For each satellite, the time delay measured by the Rover is measured using scales. There is a comparative coarse scale to measure PR-code delay. A code delay is the offset between a Rover's locally generated code and code received from the satellite. Code delay is also known as PR code phase. Delays can also be measured by the phase of the carrier frequency. Such measurements have a small unambiguity range (the period of carrier frequency), but are typically more accurate.

The Rover measures delays using two loops. A Phase Lock Loop (PLL) is used to track carrier phases. A Delay Lock Loop (DLL) is used to measure code delays.

The Rover additionally includes channels. A channel consists of circuitry necessary to track the signal from a single satellite. Specifically, a single satellite channel may be considered as a basic structural unit to measure code and carrier delays relative to a single code and carrier on one frequency from a satellite. Each channel works with publicly accessible signals, for instance, the GPS C/A signal or GPS L2C or likely the GPS L3 or GLONASS C/A, etc.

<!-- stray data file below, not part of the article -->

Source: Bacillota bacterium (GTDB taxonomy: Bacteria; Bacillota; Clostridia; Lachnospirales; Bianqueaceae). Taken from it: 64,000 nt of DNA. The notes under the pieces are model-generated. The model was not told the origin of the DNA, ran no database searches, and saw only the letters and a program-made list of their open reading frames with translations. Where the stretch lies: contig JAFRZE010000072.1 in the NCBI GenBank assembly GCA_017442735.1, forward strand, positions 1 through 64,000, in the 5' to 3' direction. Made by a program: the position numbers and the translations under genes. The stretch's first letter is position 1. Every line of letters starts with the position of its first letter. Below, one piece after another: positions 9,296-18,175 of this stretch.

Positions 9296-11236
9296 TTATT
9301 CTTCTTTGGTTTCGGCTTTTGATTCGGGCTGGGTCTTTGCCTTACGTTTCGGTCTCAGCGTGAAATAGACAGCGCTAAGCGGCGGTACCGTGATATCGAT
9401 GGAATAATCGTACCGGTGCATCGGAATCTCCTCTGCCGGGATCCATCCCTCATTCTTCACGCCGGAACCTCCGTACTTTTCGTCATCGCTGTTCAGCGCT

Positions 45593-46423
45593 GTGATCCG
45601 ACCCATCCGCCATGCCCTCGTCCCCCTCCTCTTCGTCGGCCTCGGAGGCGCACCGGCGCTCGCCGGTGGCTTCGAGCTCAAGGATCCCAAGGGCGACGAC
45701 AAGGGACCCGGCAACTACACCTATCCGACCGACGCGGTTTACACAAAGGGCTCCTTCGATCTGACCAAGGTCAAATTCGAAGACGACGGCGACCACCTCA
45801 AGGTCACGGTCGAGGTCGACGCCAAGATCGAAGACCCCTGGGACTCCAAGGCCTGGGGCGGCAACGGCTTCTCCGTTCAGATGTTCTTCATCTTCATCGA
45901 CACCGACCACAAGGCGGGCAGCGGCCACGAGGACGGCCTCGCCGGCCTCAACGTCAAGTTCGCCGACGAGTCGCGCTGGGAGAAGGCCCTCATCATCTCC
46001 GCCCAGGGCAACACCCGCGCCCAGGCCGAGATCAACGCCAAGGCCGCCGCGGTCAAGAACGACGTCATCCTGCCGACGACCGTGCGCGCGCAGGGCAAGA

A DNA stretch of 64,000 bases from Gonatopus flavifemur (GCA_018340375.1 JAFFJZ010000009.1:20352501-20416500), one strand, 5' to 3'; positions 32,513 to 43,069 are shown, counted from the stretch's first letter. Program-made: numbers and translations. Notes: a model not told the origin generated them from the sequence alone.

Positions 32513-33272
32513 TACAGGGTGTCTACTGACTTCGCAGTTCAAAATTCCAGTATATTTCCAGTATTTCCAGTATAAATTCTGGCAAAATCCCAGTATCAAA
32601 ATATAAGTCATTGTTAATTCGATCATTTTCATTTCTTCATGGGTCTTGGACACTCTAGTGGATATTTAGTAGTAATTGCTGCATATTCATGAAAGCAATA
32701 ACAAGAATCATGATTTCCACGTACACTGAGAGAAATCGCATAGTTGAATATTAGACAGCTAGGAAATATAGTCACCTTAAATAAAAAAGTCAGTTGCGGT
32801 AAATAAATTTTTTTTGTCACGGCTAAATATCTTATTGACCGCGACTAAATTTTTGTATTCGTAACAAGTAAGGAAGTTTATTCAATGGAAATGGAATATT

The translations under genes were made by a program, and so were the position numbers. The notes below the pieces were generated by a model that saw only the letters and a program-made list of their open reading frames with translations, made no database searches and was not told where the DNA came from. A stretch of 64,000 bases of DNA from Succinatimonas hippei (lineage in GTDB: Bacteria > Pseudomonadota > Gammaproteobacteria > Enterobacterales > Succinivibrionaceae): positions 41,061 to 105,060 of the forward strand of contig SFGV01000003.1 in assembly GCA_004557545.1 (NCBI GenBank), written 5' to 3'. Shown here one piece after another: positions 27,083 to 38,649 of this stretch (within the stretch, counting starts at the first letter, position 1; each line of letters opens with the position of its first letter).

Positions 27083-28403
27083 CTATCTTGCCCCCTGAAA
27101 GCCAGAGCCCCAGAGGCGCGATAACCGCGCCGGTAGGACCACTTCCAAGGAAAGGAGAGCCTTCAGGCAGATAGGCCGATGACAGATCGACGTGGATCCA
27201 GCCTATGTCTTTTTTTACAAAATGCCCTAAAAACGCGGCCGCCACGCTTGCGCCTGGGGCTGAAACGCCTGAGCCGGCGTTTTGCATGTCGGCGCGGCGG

Processing of the received signal involves the accumulation of successive multiplication products of this signal (which has passed through input and filtering circuits and a frequency converter). A reference carrier and reference code is generated in the receiver. The reference carrier corresponds to the carrier of the received signal for a given satellite, while the reference code corresponds to the PR-code of the same satellite. Components that are responsible for multiplication and accumulation are called correlators while the corresponding process is called correlation.